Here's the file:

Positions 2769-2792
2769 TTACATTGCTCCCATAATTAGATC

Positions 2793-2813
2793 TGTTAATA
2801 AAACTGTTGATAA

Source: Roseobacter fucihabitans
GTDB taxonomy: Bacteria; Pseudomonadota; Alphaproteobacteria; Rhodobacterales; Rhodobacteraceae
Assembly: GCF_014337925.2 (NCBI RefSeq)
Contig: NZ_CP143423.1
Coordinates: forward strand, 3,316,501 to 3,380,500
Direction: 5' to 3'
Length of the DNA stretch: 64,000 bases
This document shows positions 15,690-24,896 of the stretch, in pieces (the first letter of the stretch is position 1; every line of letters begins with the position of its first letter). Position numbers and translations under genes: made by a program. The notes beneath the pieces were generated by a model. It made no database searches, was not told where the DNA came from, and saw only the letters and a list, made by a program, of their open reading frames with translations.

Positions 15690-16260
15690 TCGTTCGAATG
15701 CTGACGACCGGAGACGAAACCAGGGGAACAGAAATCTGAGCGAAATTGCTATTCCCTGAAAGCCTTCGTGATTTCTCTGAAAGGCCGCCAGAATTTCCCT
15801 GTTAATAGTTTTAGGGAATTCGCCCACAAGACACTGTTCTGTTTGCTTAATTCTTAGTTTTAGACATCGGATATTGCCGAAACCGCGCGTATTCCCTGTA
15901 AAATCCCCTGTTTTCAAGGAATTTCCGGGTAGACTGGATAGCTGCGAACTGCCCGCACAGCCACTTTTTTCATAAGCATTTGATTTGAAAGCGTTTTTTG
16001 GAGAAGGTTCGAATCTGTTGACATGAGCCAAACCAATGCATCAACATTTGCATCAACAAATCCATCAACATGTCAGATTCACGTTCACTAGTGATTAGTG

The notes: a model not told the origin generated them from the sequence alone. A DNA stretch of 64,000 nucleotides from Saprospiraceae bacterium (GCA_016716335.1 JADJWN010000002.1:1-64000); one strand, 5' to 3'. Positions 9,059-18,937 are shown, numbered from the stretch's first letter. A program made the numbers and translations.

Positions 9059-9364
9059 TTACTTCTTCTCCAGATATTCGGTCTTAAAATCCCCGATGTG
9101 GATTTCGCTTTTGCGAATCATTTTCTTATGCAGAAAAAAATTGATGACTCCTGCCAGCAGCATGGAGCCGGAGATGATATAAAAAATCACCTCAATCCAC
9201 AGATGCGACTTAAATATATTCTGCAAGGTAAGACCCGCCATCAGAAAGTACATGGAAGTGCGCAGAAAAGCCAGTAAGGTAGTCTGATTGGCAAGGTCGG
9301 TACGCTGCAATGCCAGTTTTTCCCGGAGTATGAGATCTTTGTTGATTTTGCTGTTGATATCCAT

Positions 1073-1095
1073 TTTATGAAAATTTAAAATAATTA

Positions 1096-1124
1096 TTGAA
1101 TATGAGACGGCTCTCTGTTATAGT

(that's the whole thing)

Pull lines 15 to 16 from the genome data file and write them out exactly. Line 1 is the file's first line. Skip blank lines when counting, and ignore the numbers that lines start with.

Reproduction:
15690 TCGTTCGAATG
15701 CTGACGACCGGAGACGAAACCAGGGGAACAGAAATCTGAGCGAAATTGCTATTCCCTGAAAGCCTTCGTGATTTCTCTGAAAGGCCGCCAGAATTTCCCT